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Mobility as a Service – why people are just getting on with it, writes Alistair Kirkbride

Going to conferences is a bit like going on holiday. You try to work out how it’s going to unfold and what it’ll be like by reading blurb, but it’s the sense that emerges that is important to try to capture. My “holiday snaps” from the recent Smarter Travel Live 2017 conference [1] were: bike share is exploding, Local Authorities don’t go to conferences at the moment and MaaS is flexing its muscle as the idea grows and differentiates. Bike share covered several pages in the last LTT [ref], the drought of Local Authority engagement is telling (but of what?), but let’s focus here on the evolution of MaaS.



Whether MaaS is a platform or a way of thinking was well debated at Wocomoco 2016 [2] and elsewhere. Over the last year, the West Midlands pilot of Whim [3] is demonstrating that it is possible for MaaS to exist in the UK regulatory framework, not that it won’t identify snags that will need some work to resolve. The recent Landor MaaS survey publication demonstrates neatly the differentiation of the core idea of MaaS into multiple scales and contexts. The recent launch of MaaS Scotland [4] shows the rapid shift to a nation-scale swagger of the idea. Perhaps more importantly, MaaS Scotland is almost explicit in not trying to define how it will unfold; this in itself is significant as it demonstrates the wide opportunity for the shaping of future mobility. UITP held a workshop on MaaS at the same time as Smarter Travel Live.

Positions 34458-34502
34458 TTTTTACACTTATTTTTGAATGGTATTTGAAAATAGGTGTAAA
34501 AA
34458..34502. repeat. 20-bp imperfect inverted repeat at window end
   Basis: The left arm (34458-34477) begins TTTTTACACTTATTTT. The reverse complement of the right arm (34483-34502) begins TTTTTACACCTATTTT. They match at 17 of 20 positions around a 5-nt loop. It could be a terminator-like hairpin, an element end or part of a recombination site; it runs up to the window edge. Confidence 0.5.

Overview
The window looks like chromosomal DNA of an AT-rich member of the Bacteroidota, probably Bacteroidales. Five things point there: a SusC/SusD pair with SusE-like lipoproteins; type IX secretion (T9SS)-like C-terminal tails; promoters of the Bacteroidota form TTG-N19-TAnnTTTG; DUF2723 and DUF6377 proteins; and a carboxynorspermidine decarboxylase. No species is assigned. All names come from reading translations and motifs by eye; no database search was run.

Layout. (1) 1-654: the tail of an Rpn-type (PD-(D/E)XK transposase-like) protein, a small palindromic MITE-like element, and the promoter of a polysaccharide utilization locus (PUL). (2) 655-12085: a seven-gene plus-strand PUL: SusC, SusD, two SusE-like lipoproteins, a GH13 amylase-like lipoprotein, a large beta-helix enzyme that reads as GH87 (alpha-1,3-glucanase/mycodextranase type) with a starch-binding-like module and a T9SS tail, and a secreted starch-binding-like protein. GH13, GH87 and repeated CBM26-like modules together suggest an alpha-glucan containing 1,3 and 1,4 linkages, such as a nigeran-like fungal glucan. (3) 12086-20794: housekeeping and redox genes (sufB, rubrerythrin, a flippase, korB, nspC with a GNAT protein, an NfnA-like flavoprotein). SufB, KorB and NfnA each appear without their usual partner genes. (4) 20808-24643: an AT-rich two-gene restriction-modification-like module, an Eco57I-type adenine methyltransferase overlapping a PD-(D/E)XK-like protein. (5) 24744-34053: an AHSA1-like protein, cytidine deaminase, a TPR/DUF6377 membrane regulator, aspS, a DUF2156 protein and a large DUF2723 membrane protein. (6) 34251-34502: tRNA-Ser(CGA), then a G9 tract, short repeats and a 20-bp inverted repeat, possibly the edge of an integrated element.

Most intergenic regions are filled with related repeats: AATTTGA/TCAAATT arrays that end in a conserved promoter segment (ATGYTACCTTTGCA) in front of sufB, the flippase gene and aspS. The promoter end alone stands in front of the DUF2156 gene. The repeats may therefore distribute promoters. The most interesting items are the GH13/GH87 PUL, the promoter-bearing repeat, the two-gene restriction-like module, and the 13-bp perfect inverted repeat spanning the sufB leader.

So MaaS is everywhere. Or is it? Let’s look at three aspects that were implicitly on show at ST Live: MaaS defined by outcomes, “Just get on with it” MaaS and “boutique” MaaS.


Firstly, it was refreshing – and somewhat relieving – to hear an increasingly coherent debate about how public benefit needs to define how MaaS unfolds. Like autonomous vehicle development, the sector is asking how pubic benefit will be realised through MaaS, and who will be responsible for delivering the (non-commercial) outcomes. The debate is still live as to the role of the public sector in MaaS development: as the MaaS operator (unlikely) or as the body that sets parameters (via regulation or licensing of some form; desirable but deliverable?). There is an awareness that the public sector having to play catch-up to innovations that head in the wrong direction (such as Uber) is undesirable, and can still be averted. The West Midlands Whim pilot and MaaS Scotland both demonstrate constructive partnerships between the public and private sector who together can help shape the path between innovative idea and useful agent for how people travel. The approaches might be different (a small scale pilot vs a strategic national-scale partnership), but the core idea of mixing what is best about public and private sector approaches and roles is common to both.